Image courtesy of The Weistein Company, available under fair use
This year’s Golden Globe Awards could have turned into a night of victory for women in Hollywood. It could have celebrated the medium-budget, intimate female drama “Carol.” Instead, the Hollywood Foreign Press Association (HFPA) went for Leonardo DiCaprio’s action-thriller “The Revenant,” crowning it with three prizes for best director, best male actor and best drama.
While The Revenant’s victory came as a surprise to critics and viewers alike, even more surprising and disappointing was what happened to “Carol.” The movie, which stars Cate Blanchett and Rooney Mara in a bitter-sweet lesbian love story, had gathered 5 nominations, thereby leading the pack with best actress nods for Blanchett and Mara, best director for Todd Haynes, best picture and best soundtrack. The result? Not a single award went to “Carol.”
This is sad not only because “Carol” is a great movie, but also because the HFPA could have used the ceremony to put the spotlight on current gender issues. After months of debate about the wage gap and the status of women in Hollywood, a movie with two female leads and a female topic could have sent a strong signal about female (Box Office) power.
Apparently, the industry isn’t ready for that yet. “Hollywood has a persistent problem with female subjects,” director Todd Haynes said in an interview with The Guardian last November, where he lamented the industry’s “retrograde reaction toward feminism.”
Critics have fallen in love with “Carol” since it premiered at the Cannes Film Festival last May. Rotten Tomatoes gives it 94%. Next to all the big budget Hollywood productions often loaded with special effects, “Carol” feels much closer to the heart and takes its audience onto an emotional journey whose end might be perceived as somewhat surprising.
Set in New York in the early 1950s, the movie depicts the blossoming, fragile relationship between naive shop girl Therese (Mara) and elegant suburban housewife “Carol” (Blanchett).
Carol and Therese’s relationship is tender and loving from the start. The somewhat mysterious Carol helps the much younger Therese turn into a more mature, self-assured woman, while Therese provides Carol with unconditional love and affection.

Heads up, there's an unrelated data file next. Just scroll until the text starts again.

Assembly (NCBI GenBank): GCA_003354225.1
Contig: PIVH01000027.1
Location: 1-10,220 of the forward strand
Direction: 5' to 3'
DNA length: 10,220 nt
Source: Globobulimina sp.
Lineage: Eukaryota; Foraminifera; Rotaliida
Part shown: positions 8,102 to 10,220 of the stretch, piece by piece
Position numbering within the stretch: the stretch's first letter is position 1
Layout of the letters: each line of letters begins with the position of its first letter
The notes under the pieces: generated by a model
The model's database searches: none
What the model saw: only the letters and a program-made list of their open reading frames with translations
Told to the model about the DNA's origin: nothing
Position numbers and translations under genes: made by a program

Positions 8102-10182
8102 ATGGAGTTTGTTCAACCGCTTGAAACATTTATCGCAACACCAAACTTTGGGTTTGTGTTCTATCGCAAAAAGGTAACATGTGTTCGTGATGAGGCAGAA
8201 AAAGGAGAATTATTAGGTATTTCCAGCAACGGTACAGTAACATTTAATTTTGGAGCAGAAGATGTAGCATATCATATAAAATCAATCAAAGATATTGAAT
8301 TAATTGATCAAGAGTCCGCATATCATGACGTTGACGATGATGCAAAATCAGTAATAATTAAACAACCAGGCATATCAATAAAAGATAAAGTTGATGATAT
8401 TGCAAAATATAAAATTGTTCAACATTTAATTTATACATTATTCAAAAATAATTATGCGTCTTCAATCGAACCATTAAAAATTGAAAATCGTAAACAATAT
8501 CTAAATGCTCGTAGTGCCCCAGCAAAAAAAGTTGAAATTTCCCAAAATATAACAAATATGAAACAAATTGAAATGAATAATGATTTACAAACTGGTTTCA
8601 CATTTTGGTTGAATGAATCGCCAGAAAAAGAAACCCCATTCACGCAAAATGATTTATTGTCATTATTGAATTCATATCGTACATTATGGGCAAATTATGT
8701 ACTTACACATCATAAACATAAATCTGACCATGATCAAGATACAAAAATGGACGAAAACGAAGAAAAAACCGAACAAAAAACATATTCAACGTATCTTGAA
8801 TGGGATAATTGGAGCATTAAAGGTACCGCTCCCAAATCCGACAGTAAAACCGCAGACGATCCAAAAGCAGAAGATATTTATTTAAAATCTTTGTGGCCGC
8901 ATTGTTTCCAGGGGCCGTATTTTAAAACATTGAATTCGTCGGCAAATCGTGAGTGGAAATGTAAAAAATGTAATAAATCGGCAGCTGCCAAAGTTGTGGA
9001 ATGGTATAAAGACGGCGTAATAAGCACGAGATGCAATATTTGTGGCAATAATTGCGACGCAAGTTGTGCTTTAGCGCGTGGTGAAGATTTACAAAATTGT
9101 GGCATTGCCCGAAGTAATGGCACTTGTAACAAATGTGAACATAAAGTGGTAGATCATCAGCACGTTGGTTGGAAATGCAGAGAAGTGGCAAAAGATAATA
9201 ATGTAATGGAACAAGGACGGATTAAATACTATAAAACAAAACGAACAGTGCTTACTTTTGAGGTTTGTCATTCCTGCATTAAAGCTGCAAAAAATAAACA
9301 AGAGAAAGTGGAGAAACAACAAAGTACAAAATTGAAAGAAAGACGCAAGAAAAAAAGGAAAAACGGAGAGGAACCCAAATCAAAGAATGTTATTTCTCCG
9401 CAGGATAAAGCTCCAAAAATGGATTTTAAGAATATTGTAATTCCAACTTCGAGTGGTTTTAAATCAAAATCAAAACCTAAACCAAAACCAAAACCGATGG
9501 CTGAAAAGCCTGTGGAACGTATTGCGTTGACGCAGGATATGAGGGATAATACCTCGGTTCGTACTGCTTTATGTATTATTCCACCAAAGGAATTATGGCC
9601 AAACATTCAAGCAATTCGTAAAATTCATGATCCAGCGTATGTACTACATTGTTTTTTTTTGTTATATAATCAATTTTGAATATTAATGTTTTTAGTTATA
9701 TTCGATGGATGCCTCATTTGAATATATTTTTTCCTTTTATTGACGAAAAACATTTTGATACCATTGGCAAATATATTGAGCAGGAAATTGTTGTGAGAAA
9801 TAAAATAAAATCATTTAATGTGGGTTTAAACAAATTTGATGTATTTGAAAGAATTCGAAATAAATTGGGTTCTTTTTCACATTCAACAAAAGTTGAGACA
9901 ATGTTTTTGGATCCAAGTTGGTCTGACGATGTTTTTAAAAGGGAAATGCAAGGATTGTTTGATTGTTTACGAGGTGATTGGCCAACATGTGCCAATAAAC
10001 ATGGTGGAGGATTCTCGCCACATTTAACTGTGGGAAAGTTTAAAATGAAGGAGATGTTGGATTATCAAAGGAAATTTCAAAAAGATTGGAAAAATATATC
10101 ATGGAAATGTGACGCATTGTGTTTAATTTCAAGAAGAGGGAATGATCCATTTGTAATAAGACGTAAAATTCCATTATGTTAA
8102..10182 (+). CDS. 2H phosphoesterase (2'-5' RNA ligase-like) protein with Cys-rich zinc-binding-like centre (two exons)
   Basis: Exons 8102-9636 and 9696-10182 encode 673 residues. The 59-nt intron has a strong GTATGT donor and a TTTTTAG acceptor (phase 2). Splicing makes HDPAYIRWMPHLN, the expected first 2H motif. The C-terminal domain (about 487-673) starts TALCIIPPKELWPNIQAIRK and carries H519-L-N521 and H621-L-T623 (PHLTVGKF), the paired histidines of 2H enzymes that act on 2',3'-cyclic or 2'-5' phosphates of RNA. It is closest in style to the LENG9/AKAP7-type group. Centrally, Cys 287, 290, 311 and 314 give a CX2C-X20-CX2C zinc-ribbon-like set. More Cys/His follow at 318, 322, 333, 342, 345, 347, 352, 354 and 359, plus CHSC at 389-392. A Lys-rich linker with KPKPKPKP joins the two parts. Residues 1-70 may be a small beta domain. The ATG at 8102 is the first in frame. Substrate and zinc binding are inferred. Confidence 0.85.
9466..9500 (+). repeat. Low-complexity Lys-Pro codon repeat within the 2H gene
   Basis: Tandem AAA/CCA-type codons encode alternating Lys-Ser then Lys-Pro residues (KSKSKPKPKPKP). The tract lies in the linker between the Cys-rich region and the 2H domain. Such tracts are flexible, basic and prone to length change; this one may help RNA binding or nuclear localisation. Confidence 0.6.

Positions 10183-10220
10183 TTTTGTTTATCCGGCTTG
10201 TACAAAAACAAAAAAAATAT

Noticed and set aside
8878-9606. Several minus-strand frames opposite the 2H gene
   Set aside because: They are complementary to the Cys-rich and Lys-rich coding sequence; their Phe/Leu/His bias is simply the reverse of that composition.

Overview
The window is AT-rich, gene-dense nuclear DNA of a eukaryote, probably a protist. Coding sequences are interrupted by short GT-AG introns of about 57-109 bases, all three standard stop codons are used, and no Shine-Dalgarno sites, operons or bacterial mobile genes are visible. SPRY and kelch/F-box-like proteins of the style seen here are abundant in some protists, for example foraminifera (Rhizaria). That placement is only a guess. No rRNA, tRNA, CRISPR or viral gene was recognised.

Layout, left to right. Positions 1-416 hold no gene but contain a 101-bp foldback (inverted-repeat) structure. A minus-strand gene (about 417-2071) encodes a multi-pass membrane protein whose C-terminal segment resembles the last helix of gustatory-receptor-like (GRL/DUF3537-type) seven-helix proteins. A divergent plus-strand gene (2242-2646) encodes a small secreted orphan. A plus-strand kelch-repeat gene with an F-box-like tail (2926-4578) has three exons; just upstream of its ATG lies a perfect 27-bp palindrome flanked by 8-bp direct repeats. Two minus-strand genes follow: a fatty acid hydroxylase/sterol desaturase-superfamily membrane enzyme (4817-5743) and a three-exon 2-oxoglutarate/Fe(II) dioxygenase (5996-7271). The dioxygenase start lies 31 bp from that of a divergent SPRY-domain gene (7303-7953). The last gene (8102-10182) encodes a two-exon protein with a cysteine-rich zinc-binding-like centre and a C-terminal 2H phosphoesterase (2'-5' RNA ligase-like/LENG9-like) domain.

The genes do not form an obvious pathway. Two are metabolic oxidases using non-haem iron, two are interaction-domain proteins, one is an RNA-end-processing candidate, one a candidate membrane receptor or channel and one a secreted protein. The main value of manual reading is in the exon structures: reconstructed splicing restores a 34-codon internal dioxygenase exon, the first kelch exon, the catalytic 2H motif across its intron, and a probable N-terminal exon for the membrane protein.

The women’s relationship with each other is somewhat encircled (and threatened) by the relationships they have with men: Therese’s pushy boyfriend wants to marry her, and Carol’s soon-to-be ex-husband threatens to deny her shared custody of their daughter if she refuses to give up Therese.
The film was shot in Super 16mm film, which is how movies used to be shot in the late 1940s and which gives the picture a cozily old-fashioned feeling. “Carol” never seeks to condemn or idealize its characters, and even the men in the movie come across as human. While their actions have a big impact on the course of the story, it is the women who dominate the film.
Flanked by Rooney Mara and Sarah Paulson, who plays her best friend, Cate Blanchett gives an award-worthy performance as a 1950s housewife, mother, and lesbian lover. Her raunchy voice and ceaseless cigarette smoking complete Mara’s doe eyes and childlike head covers (when their characters meet for the first time just before Christmas 1953, Mara wears a Santa Hat, due to her position as a sales clerk in a department store).
Carol has all the ingredients a good movie needs: a well-crafted story, strong performances and a director set on shooting a classic love story “that functions in all the best ways love stories do,” departing with Hollywood’s mainstream depiction of same-gender relationships.
It is a quiet movie and Cate Blanchett for the longest time thought it wouldn’t make it to the theaters. “Midrange films with women at the center are tricky to finance. There are a lot of people laboring under the misapprehension that people don’t want to see them, which isn’t true,” she said in an interview with Variety last year. She seems right: with the grosses of its limited domestic release plus international release, “Carol” has already recouped its budget of $11.8 million.
“Carol” has its nationwide release on January 15. It could have used the Golden Globes buzz and the attention that comes with winning one of the most prestigious film awards in the world. However, the Golden Globes snubbed the movie, missing their chance to send a signal about strong female cinema.
[This article was written by a contributing author, Claudia Oberst. Oberst is currently taking the journalism certificate at UCLA Extension. She is both an ardent reader and subscriber of Fem.]